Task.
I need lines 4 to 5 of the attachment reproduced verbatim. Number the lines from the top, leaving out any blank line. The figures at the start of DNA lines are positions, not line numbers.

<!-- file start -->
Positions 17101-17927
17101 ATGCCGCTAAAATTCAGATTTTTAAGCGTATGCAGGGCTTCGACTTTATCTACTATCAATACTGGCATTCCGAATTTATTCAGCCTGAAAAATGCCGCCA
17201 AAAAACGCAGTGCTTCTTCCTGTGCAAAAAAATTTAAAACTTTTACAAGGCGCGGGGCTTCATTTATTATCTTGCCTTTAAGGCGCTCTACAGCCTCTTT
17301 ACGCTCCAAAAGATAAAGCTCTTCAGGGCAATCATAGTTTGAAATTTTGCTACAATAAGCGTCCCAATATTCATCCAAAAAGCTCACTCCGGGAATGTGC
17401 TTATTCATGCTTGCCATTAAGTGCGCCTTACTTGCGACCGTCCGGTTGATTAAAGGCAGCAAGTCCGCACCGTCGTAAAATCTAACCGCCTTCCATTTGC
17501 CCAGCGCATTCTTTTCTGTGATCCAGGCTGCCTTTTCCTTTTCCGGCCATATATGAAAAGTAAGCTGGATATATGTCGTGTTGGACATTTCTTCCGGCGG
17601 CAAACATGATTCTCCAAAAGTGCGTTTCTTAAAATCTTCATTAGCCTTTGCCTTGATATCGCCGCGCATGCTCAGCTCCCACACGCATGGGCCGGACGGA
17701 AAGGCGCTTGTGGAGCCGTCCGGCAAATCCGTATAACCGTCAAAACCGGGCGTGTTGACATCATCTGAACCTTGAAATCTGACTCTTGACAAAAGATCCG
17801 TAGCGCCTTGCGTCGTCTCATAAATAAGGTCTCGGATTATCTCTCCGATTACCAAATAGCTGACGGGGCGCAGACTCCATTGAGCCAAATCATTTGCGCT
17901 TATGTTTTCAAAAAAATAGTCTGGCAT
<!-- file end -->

17301 ACGCTCCAAAAGATAAAGCTCTTCAGGGCAATCATAGTTTGAAATTTTGCTACAATAAGCGTCCCAATATTCATCCAAAAAGCTCACTCCGGGAATGTGC
17401 TTATTCATGCTTGCCATTAAGTGCGCCTTACTTGCGACCGTCCGGTTGATTAAAGGCAGCAAGTCCGCACCGTCGTAAAATCTAACCGCCTTCCATTTGC